Cortisol

Test ID: 

702902

CPT code:

82533

Synonyms:

Compound F

Hydrocortisone

Clinical Use:

Establish the diagnosis of adrenocortical insufficiency, Addison’s disease, adrenocortical hypersecretion, Cushing’s syndrome. Malfunction of the organs in the hypothalamic-pituitary-adrenal cortex axis will result in alteration of the cortisol levels.

Test Information:

Cortisol (hydrocortisone) is the most prominent glucocorticosteroid, and it is essential for the maintenance of several body functions. Like other glucocorticosteroids, cortisol is synthesized from the common precursor cholesterol in the zona fasciculata of the cortex of the adrenal gland. For the transport of cortisol in blood, about 90% of cortisol is bound to corticosteroid-binding globulin (CBG) and to albumin. Only a small amount of cortisol circulates unbound in blood and is free to interact with its receptors.
The most important physiological effects of cortisol are the increase of blood glucose levels (enhancement of gluconeogenesis, catabolic action) and its anti-inflammatory and immunosuppressive action.
Synthesis and secretion of cortisol by the adrenal gland are controlled by a negative feedback mechanism within the hypothalamus-pituitary-adrenal cortex-axis. If the cortisol level is low, corticotropin-releasing hormone (CRH) is secreted by the hypothalamus, which causes the pituitary to release adrenocorticotropic hormone (ACTH). This stimulates the synthesis and secretion of cortisol by the adrenal gland. Cortisol itself acts in a negative feedback mechanism on the pituitary gland and the hypothalamus. In addition, stress is followed by increased cortisol secretion.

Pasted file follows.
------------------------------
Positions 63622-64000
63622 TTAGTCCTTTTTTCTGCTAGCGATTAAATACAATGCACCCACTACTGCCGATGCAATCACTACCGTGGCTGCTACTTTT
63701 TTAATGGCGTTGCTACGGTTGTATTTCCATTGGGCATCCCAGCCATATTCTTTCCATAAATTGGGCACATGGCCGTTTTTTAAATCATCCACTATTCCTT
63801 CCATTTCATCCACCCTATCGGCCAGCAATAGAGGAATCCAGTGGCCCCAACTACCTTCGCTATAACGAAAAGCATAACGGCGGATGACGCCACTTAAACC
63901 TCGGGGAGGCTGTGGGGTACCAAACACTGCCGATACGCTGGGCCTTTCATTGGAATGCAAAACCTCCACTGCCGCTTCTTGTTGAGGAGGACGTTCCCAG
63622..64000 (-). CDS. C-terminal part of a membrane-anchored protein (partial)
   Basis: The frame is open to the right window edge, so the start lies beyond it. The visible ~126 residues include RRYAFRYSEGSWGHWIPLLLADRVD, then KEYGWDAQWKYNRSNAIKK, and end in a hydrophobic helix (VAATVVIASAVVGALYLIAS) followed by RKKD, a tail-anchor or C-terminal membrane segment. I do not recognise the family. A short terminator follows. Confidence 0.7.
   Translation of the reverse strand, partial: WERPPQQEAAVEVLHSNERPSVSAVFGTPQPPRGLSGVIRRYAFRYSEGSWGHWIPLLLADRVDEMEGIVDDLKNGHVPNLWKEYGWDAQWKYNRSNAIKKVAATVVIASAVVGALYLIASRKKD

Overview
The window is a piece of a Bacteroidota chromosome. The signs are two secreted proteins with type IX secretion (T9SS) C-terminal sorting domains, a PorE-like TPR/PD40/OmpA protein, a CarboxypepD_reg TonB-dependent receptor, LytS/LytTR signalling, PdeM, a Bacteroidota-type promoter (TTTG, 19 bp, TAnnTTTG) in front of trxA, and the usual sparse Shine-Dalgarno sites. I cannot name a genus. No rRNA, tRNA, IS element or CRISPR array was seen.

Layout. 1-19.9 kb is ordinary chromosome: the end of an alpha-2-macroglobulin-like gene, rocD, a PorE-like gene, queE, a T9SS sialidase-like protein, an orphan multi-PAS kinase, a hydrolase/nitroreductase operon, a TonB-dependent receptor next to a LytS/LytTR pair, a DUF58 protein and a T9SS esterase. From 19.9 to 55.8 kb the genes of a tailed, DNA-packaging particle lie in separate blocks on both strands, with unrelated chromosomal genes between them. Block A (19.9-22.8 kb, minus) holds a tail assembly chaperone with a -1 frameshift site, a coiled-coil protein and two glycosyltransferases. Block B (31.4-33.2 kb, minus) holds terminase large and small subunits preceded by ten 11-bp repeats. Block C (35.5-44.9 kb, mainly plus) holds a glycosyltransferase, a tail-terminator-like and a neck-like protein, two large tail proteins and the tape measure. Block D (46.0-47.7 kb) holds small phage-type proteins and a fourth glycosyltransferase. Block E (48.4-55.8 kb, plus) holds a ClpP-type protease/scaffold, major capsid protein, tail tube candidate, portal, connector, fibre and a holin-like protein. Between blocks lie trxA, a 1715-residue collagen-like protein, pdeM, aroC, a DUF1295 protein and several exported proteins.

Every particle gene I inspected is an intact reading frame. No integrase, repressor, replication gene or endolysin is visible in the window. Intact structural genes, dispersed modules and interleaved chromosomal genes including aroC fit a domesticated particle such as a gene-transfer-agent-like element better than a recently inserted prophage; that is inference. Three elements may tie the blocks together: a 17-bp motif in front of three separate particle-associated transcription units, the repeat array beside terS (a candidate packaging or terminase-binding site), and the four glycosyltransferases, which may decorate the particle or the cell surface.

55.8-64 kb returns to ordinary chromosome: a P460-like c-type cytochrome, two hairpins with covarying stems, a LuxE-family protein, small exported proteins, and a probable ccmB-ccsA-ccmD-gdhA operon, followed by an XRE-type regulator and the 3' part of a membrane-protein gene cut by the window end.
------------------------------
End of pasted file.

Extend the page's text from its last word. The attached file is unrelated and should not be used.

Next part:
Serum cortisol concentrations normally show a diurnal variation. Maximum concentrations are usually reached early in the morning and then concentrations decline throughout the day to an evening level that is about half of the morning concentration; therefore, for interpretation of results, it is important to know the collection time of the serum sample.
The cortisol status of a patient is used to diagnose the function or malfunction of the adrenal gland, the pituitary, and the hypothalamus. Thereby, cortisol serum concentrations are used for monitoring several diseases with an overproduction (eg, Cushing syndrome) or underproduction (eg, Addison disease) of cortisol and for monitoring several therapeutic approaches (eg, dexamethasone suppression therapy in Cushing syndrome and hormone replacement therapy in Addison disease).

Specimen Type:

Serum

Requested Volume: 

0.8 mL

Minimum Volume: 

0.3 mL

Container Type: 

Red-top tube or gel-barrier tube

Collection:

If a red-top tube is used, transfer separated serum to a plastic transport tube. Blood should be drawn at 8 AM and 4 PM to evaluate baseline diurnal variation (see Cortisol, AM & PM [104000]). Morning specimen is often ordered with ACTH level.

Storage Instructions:

Room temperature.

Stability Requirements:

Temperature

Period

Room temperature

14 days

Refrigerated

14 days

Frozen

14 days

Freeze/thaw cycles

Stable x3

Rejection Criteria

Citrate plasma specimen; improper labeling

Return Back to Test Directory

MCI Diagnostic

Providing top patient care with fast results. 

7018 South Utica Avenue

Tulsa, Oklahoma 74136

Hours of Operation

Mon - Sat: 7 AM-11 PM

Sun: 7 AM-3 PM

COVID-19 Drive-Thru Hours

Mon-Fri: 9 AM-6 PM

Sat: 9 AM-3 PM

More Information - Click Here

Government Contract

DUNS # 125722608

Cage Code: 3FPQ3

COVID-19

COVID-19 Fee & Pricing